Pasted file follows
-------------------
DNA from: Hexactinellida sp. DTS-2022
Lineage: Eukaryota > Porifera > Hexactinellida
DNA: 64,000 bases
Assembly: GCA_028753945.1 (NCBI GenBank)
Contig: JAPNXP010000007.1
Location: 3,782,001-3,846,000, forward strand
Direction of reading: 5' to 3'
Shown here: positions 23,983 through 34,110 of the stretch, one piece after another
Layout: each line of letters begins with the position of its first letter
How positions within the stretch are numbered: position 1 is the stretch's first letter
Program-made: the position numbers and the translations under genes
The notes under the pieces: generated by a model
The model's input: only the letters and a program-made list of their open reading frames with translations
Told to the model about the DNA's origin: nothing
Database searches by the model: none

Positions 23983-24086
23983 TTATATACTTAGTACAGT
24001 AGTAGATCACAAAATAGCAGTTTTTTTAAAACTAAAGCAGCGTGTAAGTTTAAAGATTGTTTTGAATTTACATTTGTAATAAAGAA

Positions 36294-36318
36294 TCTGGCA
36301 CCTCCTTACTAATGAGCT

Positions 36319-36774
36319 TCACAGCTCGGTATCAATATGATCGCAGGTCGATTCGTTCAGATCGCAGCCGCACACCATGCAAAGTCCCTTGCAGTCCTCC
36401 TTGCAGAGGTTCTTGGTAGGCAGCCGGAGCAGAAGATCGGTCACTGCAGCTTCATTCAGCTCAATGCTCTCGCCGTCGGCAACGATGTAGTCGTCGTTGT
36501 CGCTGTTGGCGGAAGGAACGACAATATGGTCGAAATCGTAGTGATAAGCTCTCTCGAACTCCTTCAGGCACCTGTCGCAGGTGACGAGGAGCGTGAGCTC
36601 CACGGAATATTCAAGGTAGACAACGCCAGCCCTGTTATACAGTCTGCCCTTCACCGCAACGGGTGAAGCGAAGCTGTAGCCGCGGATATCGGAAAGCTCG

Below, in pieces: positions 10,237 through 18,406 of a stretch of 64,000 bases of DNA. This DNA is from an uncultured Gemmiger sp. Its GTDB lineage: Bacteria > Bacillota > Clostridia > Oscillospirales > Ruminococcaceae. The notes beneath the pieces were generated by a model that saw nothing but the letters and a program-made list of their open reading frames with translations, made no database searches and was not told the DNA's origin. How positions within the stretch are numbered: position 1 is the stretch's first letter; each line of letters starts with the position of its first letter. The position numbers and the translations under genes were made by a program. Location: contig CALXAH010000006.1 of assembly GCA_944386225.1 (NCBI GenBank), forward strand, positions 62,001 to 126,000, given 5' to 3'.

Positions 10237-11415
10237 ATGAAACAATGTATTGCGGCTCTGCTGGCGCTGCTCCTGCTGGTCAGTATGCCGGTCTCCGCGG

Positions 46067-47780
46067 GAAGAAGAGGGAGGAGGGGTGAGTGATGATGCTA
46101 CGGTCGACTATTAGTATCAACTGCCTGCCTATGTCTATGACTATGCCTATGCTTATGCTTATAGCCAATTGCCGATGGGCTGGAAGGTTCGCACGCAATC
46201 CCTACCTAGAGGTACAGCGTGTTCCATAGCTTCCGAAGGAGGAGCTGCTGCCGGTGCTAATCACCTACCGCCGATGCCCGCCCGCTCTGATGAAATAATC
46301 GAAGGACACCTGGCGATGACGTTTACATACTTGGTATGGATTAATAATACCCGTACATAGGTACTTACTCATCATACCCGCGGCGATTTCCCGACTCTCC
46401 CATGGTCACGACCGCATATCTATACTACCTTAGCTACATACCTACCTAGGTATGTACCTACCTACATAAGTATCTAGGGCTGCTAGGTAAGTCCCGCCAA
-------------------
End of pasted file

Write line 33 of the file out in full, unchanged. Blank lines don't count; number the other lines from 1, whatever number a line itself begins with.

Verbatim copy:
46201 CCTACCTAGAGGTACAGCGTGTTCCATAGCTTCCGAAGGAGGAGCTGCTGCCGGTGCTAATCACCTACCGCCGATGCCCGCCCGCTCTGATGAAATAATC